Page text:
Taxis in Jakarta
There are a number of taxi services in Jakarta, with ride-sharing services like Grab being the recommended service for expats to use. Drivers are generally very good, have knowledge of the city and speak reasonably good English. They are a safe bet for newcomers to Jakarta and those unfamiliar with the area.
Other local taxi drivers generally don’t speak English and often have a very basic knowledge of the city. It is not unheard of for these drivers to get lost and for journeys to take longer than normal because they have to stop to ask directions.
Personal drivers in Jakarta
For most people who can afford it, having a full-time driver is the easiest and most convenient option for getting around Jakarta. The driver's pay is based on a daily rate and then overtime is added if they work late and on weekends. A good driver is invaluable as he will have an excellent knowledge of the city’s roads and know the quickest routes to a given address.
Cycling in Jakarta
Due to the heavy traffic congestion, cycling in Jakarta can be dangerous. There are no bicycle-sharing facilities in the city and there is very little infrastructure for cyclists, so expats are advised to avoid cycling in Jakarta.
Walking in Jakarta
Walking in Jakarta is problematic. First off is the pollution, which makes this form of exercise unpleasant. Secondly, the lack of pavements means that people have to keep their wits about them if they are to avoid falling into holes in the ground, tripping over uneven paving or, worse, falling into open sewers that often run alongside the roads. Not least, the sheer volume of traffic makes crossing a road something of an extreme sport.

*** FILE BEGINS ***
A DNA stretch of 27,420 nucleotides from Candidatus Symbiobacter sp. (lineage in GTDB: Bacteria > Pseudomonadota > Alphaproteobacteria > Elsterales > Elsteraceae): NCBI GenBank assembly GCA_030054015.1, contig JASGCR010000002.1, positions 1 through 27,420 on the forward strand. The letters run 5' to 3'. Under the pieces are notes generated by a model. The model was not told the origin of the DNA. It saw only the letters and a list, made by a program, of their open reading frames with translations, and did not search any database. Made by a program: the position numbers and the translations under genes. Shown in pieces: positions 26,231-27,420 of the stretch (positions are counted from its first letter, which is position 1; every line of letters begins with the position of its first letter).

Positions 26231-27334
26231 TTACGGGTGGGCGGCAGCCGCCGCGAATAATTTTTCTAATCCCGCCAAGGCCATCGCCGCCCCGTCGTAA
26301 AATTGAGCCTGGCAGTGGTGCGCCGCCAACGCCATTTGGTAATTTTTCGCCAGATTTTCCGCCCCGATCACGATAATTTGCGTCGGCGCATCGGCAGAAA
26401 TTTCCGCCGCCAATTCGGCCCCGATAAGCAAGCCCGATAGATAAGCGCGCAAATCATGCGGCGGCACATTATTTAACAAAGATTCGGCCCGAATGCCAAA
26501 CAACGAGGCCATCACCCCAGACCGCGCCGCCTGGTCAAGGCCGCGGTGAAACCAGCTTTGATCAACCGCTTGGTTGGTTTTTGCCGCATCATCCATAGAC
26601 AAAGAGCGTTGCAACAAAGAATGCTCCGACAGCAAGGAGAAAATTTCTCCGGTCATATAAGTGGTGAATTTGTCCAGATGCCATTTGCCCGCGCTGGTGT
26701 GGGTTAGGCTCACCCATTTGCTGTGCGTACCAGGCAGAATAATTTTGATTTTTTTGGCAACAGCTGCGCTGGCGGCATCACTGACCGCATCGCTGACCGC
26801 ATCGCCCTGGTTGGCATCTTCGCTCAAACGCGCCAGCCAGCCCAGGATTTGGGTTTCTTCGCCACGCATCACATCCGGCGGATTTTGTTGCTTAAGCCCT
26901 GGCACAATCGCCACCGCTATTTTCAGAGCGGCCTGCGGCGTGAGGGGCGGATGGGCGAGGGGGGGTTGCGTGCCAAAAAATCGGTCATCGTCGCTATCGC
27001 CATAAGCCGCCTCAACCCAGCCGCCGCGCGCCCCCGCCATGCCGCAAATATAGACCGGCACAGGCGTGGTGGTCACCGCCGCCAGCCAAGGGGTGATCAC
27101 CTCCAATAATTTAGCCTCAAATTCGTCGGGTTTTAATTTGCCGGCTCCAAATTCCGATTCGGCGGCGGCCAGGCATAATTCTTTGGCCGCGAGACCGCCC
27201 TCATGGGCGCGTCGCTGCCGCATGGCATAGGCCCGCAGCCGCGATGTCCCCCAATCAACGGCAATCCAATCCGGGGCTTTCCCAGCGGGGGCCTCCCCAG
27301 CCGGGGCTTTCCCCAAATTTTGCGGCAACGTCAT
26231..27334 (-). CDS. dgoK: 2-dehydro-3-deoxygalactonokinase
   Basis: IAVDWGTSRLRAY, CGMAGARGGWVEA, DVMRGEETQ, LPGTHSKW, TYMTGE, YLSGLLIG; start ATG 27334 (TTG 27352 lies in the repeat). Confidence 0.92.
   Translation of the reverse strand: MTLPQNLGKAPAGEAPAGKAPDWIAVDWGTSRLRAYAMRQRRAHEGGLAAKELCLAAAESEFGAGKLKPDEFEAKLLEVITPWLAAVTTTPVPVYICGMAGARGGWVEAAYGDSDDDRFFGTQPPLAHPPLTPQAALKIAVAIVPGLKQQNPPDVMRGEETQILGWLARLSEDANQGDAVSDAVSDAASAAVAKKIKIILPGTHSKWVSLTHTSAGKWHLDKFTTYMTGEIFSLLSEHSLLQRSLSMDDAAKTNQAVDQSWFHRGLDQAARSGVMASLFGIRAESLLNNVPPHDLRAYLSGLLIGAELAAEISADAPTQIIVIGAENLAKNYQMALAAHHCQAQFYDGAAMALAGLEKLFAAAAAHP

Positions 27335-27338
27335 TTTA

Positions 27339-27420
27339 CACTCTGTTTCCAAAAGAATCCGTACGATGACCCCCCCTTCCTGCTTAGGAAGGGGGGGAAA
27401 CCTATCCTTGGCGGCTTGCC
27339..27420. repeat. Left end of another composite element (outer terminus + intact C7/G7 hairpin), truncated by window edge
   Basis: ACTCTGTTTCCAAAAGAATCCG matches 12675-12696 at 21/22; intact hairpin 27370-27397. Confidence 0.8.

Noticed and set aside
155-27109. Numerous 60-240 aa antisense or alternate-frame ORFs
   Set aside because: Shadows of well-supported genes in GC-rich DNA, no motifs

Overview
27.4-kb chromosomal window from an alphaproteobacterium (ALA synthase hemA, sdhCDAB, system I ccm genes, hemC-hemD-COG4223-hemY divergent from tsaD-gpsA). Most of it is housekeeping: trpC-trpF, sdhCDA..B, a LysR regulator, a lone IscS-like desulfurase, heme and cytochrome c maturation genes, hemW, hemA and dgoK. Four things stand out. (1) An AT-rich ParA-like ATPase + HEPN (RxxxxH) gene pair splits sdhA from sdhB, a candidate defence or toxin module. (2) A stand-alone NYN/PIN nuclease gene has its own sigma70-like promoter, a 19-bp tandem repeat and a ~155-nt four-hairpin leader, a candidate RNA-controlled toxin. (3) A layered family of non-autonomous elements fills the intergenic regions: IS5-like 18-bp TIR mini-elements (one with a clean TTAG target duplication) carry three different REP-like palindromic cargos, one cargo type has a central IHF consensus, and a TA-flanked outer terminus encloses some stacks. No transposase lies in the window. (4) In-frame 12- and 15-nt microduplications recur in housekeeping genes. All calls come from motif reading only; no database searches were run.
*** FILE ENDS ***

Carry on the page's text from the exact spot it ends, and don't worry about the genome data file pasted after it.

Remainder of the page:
In the centre of Jakarta, around the shopping malls and in some expat residential areas, walking is easier but, in general, walking in Jakarta is not as pleasurable as it might be in other cities.
► For more information about expat life in Jakarta, have a look at Lifestyle in Jakarta
Are you an expat living in Jakarta?
Expat Arrivals is looking for locals to contribute to this guide, and answer forum questions from others planning their move to Jakarta. Please contact us if you'd like to contribute.
I was born and raised in the UK by my Dutch mother and my English father. After leaving school I travelled extensively and lived abroad for a year before settling down and bringing up five children of my own. I have had many jobs over the years, some of which were terrible, some very interesting, but I am always at my happiest when I am making my own work as an artist. I also love design and have a small design company based in the UK. Last year my husband was asked to help set up a new university here in Jakarta. We jumped at the opportunity to move to Indonesia and be part of such an exciting project. We now split our time between Bali and Jakarta, giving us the best of both worlds. I started writing a blog soon after we arrived.